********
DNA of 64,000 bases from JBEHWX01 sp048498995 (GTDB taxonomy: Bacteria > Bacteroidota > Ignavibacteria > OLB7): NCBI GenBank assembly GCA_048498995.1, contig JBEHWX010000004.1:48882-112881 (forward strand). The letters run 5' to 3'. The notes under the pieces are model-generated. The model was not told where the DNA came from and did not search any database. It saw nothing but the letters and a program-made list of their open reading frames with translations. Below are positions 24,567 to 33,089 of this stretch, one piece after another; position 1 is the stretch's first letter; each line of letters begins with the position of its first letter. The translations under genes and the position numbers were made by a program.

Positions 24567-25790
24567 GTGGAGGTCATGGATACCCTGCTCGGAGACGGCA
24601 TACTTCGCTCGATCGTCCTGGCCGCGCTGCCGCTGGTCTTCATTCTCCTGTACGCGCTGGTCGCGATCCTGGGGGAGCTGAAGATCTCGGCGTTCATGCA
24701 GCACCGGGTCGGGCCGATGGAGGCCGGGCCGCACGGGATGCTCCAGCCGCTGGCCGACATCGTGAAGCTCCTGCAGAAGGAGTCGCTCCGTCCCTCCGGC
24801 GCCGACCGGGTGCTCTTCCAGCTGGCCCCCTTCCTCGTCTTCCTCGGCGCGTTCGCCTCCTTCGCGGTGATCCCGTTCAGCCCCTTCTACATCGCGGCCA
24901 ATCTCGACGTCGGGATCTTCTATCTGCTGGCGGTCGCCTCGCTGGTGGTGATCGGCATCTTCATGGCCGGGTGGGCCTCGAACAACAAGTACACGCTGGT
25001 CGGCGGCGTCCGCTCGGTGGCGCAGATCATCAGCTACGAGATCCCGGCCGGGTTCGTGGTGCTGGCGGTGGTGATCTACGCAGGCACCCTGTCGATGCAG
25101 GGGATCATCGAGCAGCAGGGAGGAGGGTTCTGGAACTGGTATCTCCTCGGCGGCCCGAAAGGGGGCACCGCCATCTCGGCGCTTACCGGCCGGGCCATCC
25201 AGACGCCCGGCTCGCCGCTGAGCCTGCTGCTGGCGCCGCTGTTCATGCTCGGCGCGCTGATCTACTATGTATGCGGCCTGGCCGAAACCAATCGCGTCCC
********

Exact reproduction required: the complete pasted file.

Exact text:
DNA of 64,000 bases from JBEHWX01 sp048498995 (GTDB taxonomy: Bacteria > Bacteroidota > Ignavibacteria > OLB7): NCBI GenBank assembly GCA_048498995.1, contig JBEHWX010000004.1:48882-112881 (forward strand). The letters run 5' to 3'. The notes under the pieces are model-generated. The model was not told where the DNA came from and did not search any database. It saw nothing but the letters and a program-made list of their open reading frames with translations. Below are positions 24,567 to 33,089 of this stretch, one piece after another; position 1 is the stretch's first letter; each line of letters begins with the position of its first letter. The translations under genes and the position numbers were made by a program.

Positions 24567-25790
24567 GTGGAGGTCATGGATACCCTGCTCGGAGACGGCA
24601 TACTTCGCTCGATCGTCCTGGCCGCGCTGCCGCTGGTCTTCATTCTCCTGTACGCGCTGGTCGCGATCCTGGGGGAGCTGAAGATCTCGGCGTTCATGCA
24701 GCACCGGGTCGGGCCGATGGAGGCCGGGCCGCACGGGATGCTCCAGCCGCTGGCCGACATCGTGAAGCTCCTGCAGAAGGAGTCGCTCCGTCCCTCCGGC
24801 GCCGACCGGGTGCTCTTCCAGCTGGCCCCCTTCCTCGTCTTCCTCGGCGCGTTCGCCTCCTTCGCGGTGATCCCGTTCAGCCCCTTCTACATCGCGGCCA
24901 ATCTCGACGTCGGGATCTTCTATCTGCTGGCGGTCGCCTCGCTGGTGGTGATCGGCATCTTCATGGCCGGGTGGGCCTCGAACAACAAGTACACGCTGGT
25001 CGGCGGCGTCCGCTCGGTGGCGCAGATCATCAGCTACGAGATCCCGGCCGGGTTCGTGGTGCTGGCGGTGGTGATCTACGCAGGCACCCTGTCGATGCAG
25101 GGGATCATCGAGCAGCAGGGAGGAGGGTTCTGGAACTGGTATCTCCTCGGCGGCCCGAAAGGGGGCACCGCCATCTCGGCGCTTACCGGCCGGGCCATCC
25201 AGACGCCCGGCTCGCCGCTGAGCCTGCTGCTGGCGCCGCTGTTCATGCTCGGCGCGCTGATCTACTATGTATGCGGCCTGGCCGAAACCAATCGCGTCCC